Preserving the Power of the Smaller States

Major Themes at the Constitutional Convention

Why was the New Jersey Plan introduced?

On June 11, Roger Sherman proposed a compromise: rather than have proportional representation of the people in both the House and the Senate, why not agree to proportional representation in the House and equal representation for each state in the Senate? The rejection of this compromise, led the New Jersey, Connecticut, New York, and Delaware delegations, and Mr. Martin from Maryland, to propose the New Jersey Plan.

Madison’s Notes for June 15th records the following: “Mr. Dickinson said to Mr. Madison, “You see the consequence of pushing things too far.” The 11 Resolutions of the New Jersey Plan restored the single chamber structure of the Articles, where each state was represented equally regardless of the size of its population. As far as powers were concerned, the power to tax and the power to regulate interstate commerce were added to the powers that the union had under the Articles.

It is tempting to see the introduction of the New Jersey Plan as an attempt by the small states to fight off the impending victory of the large-state supported Virginia Plan. But this is to simplify too much. There were some “large minded” men from small states—Dickinson, for example—who were willing to meet the Madisonians half way, but to no avail.

Was introducing the New Jersey Plan a principled or political move?

What are the principles, if any, that undergird this plan? On June 16, for example, Pinckney observed, rather cynically, that no principles were involved: “The whole comes down to this, as he conceived. Give N. Jersey an equal vote, and she will dismiss her scruple, and concur in the Nati[ona]l. system.” Pinckney ignored two “scruples” that mattered to those proposing the New Jersey plan.

The first scruple concerns the rule of law. On February 28, 1787, the Confederation Congress endorsed the meeting of a Grand Convention, “for the sole purpose of revising the articles of confederation and reporting to Congress and the several state legislatures such alterations and provisions therein as shall, when agreed to in Congress and confirmed by the States, render the federal constitution adequate to the exigencies of government and the preservation of the Union.” The defenders of the New Jersey Plan pointed to this mandate and suggested that the Virginia Plan was illegal. The second principled position was the question of prudence, namely, the improbability that the Virginia Plan would be adopted. The defenders of the New Jersey Plan argued that it would be more likely to be adopted by the electorate than the never before imagined Virginia Plan. On June 16, Lansing, in support of Patterson, stated: “The Scheme is itself totally novel. There is no parallel to it to be found.”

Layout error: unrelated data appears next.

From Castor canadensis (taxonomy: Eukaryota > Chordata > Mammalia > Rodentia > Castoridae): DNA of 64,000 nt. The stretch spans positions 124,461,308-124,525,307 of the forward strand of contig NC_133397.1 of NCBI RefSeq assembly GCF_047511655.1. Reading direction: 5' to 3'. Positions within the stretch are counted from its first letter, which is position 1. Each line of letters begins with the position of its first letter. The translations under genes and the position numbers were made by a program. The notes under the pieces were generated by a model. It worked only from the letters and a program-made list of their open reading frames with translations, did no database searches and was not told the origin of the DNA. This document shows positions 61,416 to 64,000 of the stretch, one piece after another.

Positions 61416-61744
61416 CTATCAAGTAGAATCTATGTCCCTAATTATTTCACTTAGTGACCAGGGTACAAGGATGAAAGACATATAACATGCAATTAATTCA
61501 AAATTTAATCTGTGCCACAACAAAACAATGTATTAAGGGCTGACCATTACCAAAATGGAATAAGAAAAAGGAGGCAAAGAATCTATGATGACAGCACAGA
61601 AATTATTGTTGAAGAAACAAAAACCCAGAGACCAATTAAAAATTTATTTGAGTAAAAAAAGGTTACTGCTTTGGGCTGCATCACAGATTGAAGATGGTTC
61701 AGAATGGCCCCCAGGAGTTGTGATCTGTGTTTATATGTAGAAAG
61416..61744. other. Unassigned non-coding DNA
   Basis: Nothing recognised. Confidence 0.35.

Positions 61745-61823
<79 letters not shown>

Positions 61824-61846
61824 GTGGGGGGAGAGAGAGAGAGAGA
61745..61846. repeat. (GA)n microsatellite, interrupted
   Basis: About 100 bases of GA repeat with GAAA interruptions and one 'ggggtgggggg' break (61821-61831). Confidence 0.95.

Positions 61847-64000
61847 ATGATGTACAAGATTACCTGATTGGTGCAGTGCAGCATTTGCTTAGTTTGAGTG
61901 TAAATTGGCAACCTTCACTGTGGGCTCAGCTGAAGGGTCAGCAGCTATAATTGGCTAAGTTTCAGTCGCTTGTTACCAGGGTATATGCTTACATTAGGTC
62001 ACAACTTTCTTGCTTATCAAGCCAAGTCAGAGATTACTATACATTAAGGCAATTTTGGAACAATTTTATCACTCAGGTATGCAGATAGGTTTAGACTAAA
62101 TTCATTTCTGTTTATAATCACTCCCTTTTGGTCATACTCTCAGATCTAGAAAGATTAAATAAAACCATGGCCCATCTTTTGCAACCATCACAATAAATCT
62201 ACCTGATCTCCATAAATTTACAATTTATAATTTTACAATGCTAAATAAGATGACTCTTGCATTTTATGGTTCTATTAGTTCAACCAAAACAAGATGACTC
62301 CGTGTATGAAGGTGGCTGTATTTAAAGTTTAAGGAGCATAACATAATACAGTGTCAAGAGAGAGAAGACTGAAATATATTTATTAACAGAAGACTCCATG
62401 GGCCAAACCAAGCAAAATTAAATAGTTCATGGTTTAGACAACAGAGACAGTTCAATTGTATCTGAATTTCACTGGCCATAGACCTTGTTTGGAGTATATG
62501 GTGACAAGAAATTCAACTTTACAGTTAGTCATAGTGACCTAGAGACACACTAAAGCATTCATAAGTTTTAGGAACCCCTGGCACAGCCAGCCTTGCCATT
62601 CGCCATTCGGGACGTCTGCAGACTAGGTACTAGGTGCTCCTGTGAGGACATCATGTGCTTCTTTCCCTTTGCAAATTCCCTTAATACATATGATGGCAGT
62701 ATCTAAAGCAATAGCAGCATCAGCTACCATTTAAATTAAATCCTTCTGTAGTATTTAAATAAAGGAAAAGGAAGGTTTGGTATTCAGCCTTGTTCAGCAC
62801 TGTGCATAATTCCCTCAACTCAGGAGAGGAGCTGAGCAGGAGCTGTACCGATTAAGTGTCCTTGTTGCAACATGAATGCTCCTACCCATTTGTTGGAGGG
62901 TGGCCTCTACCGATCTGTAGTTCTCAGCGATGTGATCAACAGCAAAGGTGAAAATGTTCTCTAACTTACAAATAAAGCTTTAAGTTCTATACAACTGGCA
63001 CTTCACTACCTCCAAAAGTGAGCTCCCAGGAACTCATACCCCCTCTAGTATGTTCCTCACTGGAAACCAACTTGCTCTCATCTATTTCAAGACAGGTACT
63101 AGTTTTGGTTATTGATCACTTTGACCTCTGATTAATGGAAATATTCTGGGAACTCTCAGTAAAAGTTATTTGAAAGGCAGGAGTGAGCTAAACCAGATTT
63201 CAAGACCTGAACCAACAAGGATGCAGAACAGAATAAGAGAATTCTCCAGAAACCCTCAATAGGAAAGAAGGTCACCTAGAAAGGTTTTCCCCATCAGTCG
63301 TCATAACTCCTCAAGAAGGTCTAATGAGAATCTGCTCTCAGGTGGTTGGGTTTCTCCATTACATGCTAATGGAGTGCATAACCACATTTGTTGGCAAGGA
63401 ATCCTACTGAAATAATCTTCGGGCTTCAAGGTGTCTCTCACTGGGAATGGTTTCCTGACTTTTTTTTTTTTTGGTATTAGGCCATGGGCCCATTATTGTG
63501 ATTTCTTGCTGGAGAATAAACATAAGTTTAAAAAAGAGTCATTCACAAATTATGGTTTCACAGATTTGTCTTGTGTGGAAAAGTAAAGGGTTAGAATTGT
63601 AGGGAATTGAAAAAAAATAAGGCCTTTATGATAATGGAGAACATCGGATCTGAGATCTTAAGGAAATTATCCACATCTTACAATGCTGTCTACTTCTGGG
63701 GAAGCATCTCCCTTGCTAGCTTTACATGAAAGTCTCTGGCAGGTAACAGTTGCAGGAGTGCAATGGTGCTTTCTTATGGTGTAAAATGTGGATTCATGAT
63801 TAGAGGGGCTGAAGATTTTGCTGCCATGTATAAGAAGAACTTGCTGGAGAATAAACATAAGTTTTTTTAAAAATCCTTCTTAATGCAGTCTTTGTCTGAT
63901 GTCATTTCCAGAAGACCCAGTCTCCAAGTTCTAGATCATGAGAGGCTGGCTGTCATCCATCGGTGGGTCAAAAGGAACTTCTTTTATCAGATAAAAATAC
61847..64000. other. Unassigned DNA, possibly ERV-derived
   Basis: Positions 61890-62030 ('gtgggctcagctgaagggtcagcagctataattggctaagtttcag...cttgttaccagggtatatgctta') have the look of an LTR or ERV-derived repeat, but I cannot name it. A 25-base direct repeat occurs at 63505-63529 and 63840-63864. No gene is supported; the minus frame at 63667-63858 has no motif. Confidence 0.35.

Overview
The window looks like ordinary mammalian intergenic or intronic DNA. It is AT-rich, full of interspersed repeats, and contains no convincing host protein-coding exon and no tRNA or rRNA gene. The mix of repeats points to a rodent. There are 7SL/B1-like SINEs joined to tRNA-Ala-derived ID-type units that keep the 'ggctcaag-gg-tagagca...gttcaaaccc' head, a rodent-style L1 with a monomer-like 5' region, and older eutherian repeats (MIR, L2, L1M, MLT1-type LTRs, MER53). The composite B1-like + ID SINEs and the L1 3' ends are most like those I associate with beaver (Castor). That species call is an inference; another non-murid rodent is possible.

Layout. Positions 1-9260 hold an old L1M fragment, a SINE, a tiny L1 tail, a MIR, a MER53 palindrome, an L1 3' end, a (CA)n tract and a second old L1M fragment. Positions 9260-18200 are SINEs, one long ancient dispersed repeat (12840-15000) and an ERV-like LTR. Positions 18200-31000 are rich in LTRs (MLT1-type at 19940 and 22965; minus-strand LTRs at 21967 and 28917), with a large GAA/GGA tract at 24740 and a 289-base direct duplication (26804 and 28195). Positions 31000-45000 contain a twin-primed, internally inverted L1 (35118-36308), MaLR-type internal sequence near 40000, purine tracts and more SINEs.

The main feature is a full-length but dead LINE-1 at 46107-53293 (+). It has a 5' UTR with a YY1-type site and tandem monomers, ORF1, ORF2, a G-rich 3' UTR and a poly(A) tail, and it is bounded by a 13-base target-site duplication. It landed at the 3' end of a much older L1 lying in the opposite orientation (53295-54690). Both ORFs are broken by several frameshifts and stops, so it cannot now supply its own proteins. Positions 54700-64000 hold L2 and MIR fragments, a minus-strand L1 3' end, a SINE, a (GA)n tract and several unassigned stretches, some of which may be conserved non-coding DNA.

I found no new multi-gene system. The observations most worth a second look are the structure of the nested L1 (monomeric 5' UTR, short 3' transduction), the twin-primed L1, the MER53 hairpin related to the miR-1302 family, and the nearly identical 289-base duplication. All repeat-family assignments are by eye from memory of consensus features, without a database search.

The New Jersey Plan supporters had to contend with the question, why are states qua states entitled to equal representation? There are two answers:

  1. The colonies became the States and the States had been equally represented in every continental scheme from the start. Why alter tradition?
  2. The Declaration of Independence declared the independence, equality, and sovereignty of each state. And the Treaty of Paris recognized the independence of the states as part of the principles of the peace.
Major ThemesPrioritizing SecrecyImproving GovernancePreserving Power
Attaining StabilityCrafting the GovernmentCongressional PowerSlave Trade
Electoral College & PresidencyJudicial LimitsReinventing RepublicanismGeorge Washington